There must be a reason the Mac App Store and iTunes App Store for iPhone and iPad have so many different writing and notes tools available. People love to write (or, maybe they hate it, but have to write anyway). At the high end is Microsoft Word which comes with nearly every feature imaginable. At the low end is OS X’s built-in TextEdit app which you might dismiss as being somewhat minimalist in nature, thin on features, but priced right.
If you’re a writer who prefers minimalist then TextEdit truly is anything but. Compared to Zen, TextEdit takes a full semester of instructions to master. Zen may be the easiest writing tool you’ve ever used. Ever. The real question is, “Should I use Zen to write anything?” Fortunately, there isn’t much to learn, so there’s less to forget when you stop using Zen, and I predict you will. From the app’s developer:
Zen is a minimalist writer’s tool. I hesitate to call it a word processor, because it’s not really processing anything. There’s no toolbar, no way to format anything except fonts. Size. Color. Background. That’s it.
Zen is so bare, so spartan, so less than whatever is lesser than less, that it’s surprising it even has a Preferences setting, and all that does is let you change the font size and color, change the screen background, and use a simple slider bar to adjust visibility.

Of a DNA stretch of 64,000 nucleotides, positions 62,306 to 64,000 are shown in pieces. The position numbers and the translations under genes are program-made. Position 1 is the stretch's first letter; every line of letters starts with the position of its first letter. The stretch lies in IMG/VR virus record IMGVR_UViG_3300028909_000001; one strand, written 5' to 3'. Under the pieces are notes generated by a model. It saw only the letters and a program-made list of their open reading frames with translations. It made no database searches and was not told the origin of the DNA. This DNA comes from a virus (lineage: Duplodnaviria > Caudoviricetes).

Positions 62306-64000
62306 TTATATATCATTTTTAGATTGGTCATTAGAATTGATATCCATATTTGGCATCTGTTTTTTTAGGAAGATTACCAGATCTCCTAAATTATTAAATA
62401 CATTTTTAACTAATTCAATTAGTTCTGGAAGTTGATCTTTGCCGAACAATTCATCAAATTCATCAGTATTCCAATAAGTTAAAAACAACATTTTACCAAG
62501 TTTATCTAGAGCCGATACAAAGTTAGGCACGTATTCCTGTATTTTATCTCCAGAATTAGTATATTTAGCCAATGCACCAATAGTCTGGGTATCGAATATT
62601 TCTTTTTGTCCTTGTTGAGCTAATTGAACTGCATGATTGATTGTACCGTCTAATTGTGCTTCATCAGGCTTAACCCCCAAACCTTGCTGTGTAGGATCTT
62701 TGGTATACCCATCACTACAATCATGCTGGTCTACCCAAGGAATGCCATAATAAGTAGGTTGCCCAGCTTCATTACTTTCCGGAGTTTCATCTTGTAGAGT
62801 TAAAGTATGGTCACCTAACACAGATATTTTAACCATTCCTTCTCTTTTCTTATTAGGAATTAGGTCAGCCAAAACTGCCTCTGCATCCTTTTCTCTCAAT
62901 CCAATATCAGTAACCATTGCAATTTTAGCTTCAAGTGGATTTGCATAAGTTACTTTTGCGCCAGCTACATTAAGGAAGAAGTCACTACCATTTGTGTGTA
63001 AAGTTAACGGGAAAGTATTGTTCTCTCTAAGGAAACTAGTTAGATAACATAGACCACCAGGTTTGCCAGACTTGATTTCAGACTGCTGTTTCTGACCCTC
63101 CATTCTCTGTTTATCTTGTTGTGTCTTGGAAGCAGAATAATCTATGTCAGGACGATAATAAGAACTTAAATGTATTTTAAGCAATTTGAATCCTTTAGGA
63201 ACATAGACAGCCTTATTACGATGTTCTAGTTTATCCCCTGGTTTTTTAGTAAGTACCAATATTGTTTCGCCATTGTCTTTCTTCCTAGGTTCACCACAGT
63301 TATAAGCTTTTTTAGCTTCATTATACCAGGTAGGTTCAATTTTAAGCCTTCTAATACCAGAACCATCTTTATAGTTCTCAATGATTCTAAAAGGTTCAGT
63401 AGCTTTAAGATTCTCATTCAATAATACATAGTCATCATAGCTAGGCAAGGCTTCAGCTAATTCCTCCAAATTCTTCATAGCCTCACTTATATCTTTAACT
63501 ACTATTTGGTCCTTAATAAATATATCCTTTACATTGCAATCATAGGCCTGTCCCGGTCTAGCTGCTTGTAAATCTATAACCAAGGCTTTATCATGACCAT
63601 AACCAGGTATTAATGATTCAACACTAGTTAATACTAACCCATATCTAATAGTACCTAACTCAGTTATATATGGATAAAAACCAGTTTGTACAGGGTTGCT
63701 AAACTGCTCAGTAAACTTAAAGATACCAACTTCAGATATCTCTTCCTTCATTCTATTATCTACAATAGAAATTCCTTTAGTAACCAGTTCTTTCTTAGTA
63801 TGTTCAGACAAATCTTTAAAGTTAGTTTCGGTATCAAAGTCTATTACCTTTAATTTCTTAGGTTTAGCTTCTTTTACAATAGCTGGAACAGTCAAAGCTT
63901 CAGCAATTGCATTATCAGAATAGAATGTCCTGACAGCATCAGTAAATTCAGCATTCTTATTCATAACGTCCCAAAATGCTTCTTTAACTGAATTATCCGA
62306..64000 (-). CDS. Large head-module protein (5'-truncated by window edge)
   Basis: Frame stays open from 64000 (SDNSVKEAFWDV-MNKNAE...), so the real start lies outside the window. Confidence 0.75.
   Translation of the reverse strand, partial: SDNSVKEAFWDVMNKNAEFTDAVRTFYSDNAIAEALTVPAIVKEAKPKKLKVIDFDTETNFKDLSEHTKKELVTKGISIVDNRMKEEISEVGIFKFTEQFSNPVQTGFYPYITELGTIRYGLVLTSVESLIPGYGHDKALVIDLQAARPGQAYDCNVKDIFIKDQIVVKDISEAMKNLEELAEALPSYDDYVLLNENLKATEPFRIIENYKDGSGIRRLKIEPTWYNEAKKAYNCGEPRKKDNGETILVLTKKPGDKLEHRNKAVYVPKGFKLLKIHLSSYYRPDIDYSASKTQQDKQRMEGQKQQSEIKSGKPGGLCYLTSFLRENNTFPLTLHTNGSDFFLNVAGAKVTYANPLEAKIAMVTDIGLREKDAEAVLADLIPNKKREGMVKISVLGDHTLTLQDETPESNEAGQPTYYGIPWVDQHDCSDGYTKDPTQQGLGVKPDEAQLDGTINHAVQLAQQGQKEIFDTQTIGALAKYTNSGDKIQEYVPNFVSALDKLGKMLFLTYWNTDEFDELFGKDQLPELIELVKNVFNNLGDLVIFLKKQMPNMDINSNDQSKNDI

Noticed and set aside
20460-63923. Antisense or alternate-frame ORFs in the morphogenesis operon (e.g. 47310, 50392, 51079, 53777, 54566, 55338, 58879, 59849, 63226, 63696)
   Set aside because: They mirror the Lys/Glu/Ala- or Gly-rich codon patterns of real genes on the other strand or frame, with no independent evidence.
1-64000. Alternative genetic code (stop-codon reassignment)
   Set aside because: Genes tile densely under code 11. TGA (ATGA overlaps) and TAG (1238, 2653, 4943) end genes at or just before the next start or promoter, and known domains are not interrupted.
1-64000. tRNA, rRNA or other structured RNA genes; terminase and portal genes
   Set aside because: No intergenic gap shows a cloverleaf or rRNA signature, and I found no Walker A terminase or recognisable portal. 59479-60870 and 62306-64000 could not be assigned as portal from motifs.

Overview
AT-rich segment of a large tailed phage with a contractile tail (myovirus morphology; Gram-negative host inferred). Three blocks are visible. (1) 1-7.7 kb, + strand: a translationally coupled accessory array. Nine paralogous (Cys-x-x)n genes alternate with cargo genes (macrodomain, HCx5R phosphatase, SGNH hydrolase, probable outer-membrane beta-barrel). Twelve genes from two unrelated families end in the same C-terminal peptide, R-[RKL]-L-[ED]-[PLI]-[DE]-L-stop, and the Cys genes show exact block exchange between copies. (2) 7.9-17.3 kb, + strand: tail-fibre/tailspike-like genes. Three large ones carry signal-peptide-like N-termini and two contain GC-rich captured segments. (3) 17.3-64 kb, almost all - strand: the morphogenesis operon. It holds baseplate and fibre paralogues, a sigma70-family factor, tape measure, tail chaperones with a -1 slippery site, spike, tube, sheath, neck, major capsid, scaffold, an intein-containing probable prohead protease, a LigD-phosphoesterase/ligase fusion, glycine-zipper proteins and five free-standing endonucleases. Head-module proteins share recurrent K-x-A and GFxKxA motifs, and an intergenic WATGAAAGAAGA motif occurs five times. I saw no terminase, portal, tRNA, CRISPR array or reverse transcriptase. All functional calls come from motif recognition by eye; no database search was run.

Wait. Zen comes with Fullscreen mode, right? That’s all the rage these days. Actually, Fullscreen mode is built-in to OS X. Just click the green button in the top of each app screen (most apps can go full screen these days).
One must assume that the zen in Zen is for simplicity, elegance, and an absence of distractions, though you’re likely to be somewhat distracted by trying to find and use additional features that most writers expect. Don’t bother. Zen adheres to the less is more, small is beautiful mantra, especially where minimalist is a euphemism for no features. Alright, if TextEdit is just too complicated for you, and you find the toolbar and options to be an over the top distraction, Zen might be just what you need and you’ll be willing to part with 99-cents (a better price tag would be free, or maybe a $5 contribution from developer to user).
If you truly need a spartan writing utility but with truly useful features that don’t distract, may I suggest you take a look at my friend Barbara Marie Brannan’s review of Simplenote. It’s free, much simpler than TextEdit, there’s a version for iPhone and iPad, and it syncs notes and writing projects between devices.
Did I mention it’s free?